“The Four Seasons Biltmore stood out as having the best service we have ever experienced,” says Jennifer Prusa, president of the Kansas City-based meeting and marketing company Chameleon Resources Inc. Prusa helped choose Santa Barbara as the site of an annual meeting for her client, Bakery Equipment Manufacturers and Allieds, an international association of bakery and food equipment manufacturers and suppliers.

 “We had visited Santa Barbara before, about 10 years ago, and our 2011 chairman remembered it as one of his favorite destinations,” she says. “There are so many things to do in this area; it appeals to foodies, families, wine enthusiasts, surfers, sailors, hikers—everyone.”

The meeting attracted 250 attendees for what was one of the industry’s biggest networking events ever, complete with a team-building softball game for board members at nearby Dwight Murphy Field and dine-around nights at restaurants such as Olio e Limone Ristorante and Bouchon Santa Barbara.

Those interested in local offerings that blend with the area’s lifestyle can head to El Capitan Canyon, a resort offering 320 acres of nature with lodging in 108 cedar cabins and 26 deluxe safari tents, along with 5,700 sq. ft. of covered meeting space. In Santa Barbara wine country, properties include The Alisal Guest Ranch & Resort in Santa Ynez Valley with 73 rooms, the luxurious 122-room Hotel Corque in Solvang and 149-room Marriott Santa Ynez Valley.

Creative experiences can be customized to each group’s objectives at several off-site venues, including golf cart polo at the Santa Barbara Polo & Racquet Club; a ranch-style supper at Flag Is Up Farms, home of The Man Who Listens to Horses author Monty Roberts; and wine-making at Carr Vineyards and Winery.

   Carmel Valley Ranch

SAN LUIS OBISPO

San Luis Obispo (SLO to locals)—along the famous Highway 1, about 200 miles north of L.A.—offers meeting planners a first-class experience at an affordable price, says Molly Cano, director of sales and marketing for the San Luis Obispo County Visitors & Conference Bureau, which covers the entire county from Pismo Beach to San Simeon.

“I think that the opportunity we provide is the full experience we have to offer,” Cano says. “Whether it’s a beach experience or the city center or wine country, we can offer a lot of what you would find in other destinations in California, but at that affordable price tag.”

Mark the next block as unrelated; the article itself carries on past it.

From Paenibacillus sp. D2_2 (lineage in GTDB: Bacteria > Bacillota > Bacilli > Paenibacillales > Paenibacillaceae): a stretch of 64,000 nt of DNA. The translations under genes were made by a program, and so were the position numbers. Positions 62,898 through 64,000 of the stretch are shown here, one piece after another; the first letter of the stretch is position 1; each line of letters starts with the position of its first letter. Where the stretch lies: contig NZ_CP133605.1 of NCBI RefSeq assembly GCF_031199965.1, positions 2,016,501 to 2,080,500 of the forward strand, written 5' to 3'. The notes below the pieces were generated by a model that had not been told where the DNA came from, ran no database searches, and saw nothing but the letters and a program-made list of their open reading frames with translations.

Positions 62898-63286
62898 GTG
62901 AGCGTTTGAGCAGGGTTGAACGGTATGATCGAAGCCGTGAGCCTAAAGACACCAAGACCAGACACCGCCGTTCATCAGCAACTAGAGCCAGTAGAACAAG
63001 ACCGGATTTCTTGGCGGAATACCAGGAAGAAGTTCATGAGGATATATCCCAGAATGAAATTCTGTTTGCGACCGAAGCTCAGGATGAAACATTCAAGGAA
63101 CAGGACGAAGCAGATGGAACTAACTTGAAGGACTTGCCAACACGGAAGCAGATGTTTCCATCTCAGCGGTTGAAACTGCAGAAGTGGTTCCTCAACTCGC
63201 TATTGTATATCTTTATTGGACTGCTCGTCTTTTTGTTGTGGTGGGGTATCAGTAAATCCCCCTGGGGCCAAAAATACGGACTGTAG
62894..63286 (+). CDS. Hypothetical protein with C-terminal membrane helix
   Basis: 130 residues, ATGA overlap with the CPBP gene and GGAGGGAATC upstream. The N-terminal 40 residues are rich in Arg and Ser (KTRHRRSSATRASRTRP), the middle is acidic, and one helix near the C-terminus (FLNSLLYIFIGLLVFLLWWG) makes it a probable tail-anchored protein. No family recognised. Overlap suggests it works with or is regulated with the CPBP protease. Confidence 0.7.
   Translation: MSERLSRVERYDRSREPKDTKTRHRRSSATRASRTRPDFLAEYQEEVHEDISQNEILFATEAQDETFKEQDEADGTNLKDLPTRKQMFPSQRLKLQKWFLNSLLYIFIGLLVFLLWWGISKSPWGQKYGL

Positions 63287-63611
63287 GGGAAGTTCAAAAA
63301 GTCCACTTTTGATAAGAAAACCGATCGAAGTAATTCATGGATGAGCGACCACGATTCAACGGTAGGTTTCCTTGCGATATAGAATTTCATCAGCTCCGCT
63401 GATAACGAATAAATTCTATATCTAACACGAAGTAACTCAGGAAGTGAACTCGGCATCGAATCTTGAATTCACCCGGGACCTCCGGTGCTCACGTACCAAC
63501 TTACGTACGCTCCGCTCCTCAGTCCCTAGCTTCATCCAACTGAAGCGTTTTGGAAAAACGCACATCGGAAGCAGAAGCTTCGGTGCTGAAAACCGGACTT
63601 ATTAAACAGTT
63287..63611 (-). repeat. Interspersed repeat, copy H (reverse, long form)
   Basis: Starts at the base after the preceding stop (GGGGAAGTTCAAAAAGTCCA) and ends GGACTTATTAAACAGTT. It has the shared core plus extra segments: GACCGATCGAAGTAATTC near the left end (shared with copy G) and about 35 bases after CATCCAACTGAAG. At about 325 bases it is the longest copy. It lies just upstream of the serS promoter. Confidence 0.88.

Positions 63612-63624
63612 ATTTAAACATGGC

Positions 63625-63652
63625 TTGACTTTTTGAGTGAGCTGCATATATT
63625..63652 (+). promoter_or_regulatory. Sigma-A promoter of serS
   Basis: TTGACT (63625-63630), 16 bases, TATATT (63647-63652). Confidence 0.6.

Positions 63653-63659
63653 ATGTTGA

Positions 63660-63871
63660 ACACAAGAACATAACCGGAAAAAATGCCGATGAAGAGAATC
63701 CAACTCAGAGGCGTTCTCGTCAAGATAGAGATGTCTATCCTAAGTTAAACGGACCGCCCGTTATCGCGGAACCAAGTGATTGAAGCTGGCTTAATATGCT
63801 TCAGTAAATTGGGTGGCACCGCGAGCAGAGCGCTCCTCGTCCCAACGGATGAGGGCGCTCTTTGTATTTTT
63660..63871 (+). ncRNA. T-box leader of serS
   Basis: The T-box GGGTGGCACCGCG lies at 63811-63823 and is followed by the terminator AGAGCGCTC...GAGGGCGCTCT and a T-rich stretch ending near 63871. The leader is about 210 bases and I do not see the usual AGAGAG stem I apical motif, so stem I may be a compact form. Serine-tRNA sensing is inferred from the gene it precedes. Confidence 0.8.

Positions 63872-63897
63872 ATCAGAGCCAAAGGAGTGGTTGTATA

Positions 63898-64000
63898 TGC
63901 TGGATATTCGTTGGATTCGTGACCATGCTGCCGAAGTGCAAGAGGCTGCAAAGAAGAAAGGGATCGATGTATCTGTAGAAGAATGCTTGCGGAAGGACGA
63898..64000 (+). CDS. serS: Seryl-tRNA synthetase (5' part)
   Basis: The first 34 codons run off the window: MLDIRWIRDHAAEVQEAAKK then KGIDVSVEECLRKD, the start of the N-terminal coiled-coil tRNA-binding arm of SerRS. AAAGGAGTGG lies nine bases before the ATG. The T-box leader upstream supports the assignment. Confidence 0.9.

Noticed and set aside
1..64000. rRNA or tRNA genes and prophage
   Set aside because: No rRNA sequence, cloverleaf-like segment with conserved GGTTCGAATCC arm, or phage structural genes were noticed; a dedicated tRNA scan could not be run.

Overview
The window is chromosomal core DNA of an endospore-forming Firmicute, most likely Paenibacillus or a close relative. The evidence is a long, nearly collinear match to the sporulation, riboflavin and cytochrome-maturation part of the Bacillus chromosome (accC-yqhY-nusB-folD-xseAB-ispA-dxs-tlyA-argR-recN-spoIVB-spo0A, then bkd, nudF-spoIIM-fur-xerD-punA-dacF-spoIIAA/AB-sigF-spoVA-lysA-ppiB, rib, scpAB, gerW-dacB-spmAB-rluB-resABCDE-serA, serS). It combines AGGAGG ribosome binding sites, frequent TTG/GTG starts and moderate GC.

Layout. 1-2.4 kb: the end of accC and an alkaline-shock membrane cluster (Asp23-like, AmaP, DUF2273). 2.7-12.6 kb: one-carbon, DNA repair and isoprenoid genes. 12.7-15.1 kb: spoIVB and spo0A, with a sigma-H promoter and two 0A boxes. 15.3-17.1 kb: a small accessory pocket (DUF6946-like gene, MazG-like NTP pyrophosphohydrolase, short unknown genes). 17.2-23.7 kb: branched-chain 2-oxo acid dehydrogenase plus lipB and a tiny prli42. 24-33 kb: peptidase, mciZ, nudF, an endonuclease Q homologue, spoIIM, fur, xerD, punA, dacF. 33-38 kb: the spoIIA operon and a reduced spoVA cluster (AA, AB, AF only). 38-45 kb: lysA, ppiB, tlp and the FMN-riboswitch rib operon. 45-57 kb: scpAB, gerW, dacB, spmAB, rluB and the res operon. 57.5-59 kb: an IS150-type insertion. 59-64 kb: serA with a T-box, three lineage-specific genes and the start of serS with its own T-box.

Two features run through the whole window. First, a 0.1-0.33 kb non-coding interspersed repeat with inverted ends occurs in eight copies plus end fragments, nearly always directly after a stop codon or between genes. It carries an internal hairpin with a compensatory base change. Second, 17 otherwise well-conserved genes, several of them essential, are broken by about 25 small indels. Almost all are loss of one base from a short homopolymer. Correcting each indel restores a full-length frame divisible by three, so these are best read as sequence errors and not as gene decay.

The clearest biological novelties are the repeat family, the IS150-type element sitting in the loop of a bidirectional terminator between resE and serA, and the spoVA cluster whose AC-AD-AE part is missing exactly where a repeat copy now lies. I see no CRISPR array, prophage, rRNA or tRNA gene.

Not only is there so much to see and do—from 300 wineries to Main Street’s popular Thursday Night Farmers Market—the town of 45,000 also has been tagged “Happy Town, USA” following a mention as the “Happiest Town in America” (based on quality of life and personal well-being) in Thrive by National Geographic author Dan Buettner.

Contributing to the town’s happiness factor are its charming shops, restaurants and galleries in turn-of-the-century mercantile buildings in a walkable downtown. The Thursday Night Farmers Market, held weekly on downtown’s Higuera Street, offers fresh-picked fruit and vegetables, flowers, tri-tip ribs and live entertainment, while the Art After Dark gallery walk on the first Friday of each month invites guests to view exhibits in more than 20 local galleries and nontraditional art venues.

Numerous special events take place annually, from the SLO International Film Festival in the spring to Sunset magazine’s Savor the Central Coast food and wine event in the fall. Other oft-visited attractions include the 1772 Mission San Luis Obispo de Tolosa (California’s fifth mission and one of 21 historic buildings on SLO’s “path of history” tour), as well as more than 3,000 acres of vineyards and 300 wineries in Paso Robles and the Edna and Arroyo Grande valleys. The Santa Lucia mountain range, coastline and steep volcanic peaks, along with near-perfect weather year-round, also make SLO a great place for hiking, biking, running, golfing, kayaking, surfing and rock climbing.

“With all of these great ways to get away from the hustle and bustle of city life, SLO is the perfect spot to enjoy a corporate retreat and to connect and regroup in a place away from technology and business,” says Lindsey Miller, director of marketing for the San Luis Obispo Chamber of Commerce.

The city and its surroundings typically host groups of 50–200, with hotels best equipped for breakout sessions, including the 195-room Embassy Suites San Luis Obispo, with 12,000 sq. ft. of meeting space, and the 132-room Courtyard San Luis Obispo, offering 5,000 sq. ft. of space. The Madonna Inn, a landmark resort on the coast, is a sought-after meeting spot with more than 20,000 sq. ft. of space for groups of up to 2,600 in its Alex Madonna Expo Center, while the secluded setting of the Cambria Pines Lodge, in the San Simeon area, also is popular among groups of 40–400.

Those who want to incorporate activities into their meetings can head to SLO’s beaches, one of its 300 wineries or a local farm or ranch. “You’re able to get outdoors and do different types of team-building experiences instead of meeting in a traditional location,” the CVB’s Cano says. “You can meet at wineries or take your group to milk goats and learn how to work together and problem-solve in a destination you’d never be able to experience in L.A.”

Within SLO County, planners should check out nearby Pismo Beach for its beauty, weather and price, says Suzen Brasile, executive director of the Pismo Beach Conference & Visitors Bureau. “This is the classic California place to meet, with gorgeous ocean views from conference and meeting rooms,” she says.